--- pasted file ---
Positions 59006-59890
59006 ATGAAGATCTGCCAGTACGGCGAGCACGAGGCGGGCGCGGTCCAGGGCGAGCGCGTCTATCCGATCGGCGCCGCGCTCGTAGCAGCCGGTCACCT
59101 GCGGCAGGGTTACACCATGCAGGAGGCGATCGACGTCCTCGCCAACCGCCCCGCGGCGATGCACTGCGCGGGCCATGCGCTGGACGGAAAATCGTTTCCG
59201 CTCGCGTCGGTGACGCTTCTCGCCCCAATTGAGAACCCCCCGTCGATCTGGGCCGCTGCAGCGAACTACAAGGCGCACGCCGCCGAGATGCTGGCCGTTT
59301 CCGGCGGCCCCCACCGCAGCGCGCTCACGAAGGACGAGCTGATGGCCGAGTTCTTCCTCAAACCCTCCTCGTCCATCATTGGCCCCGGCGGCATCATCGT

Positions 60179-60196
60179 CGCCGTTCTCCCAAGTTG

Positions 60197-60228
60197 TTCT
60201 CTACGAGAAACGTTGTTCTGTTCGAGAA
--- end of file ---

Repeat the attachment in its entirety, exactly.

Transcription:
Positions 59006-59890
59006 ATGAAGATCTGCCAGTACGGCGAGCACGAGGCGGGCGCGGTCCAGGGCGAGCGCGTCTATCCGATCGGCGCCGCGCTCGTAGCAGCCGGTCACCT
59101 GCGGCAGGGTTACACCATGCAGGAGGCGATCGACGTCCTCGCCAACCGCCCCGCGGCGATGCACTGCGCGGGCCATGCGCTGGACGGAAAATCGTTTCCG
59201 CTCGCGTCGGTGACGCTTCTCGCCCCAATTGAGAACCCCCCGTCGATCTGGGCCGCTGCAGCGAACTACAAGGCGCACGCCGCCGAGATGCTGGCCGTTT
59301 CCGGCGGCCCCCACCGCAGCGCGCTCACGAAGGACGAGCTGATGGCCGAGTTCTTCCTCAAACCCTCCTCGTCCATCATTGGCCCCGGCGGCATCATCGT

Positions 60179-60196
60179 CGCCGTTCTCCCAAGTTG

Positions 60197-60228
60197 TTCT
60201 CTACGAGAAACGTTGTTCTGTTCGAGAA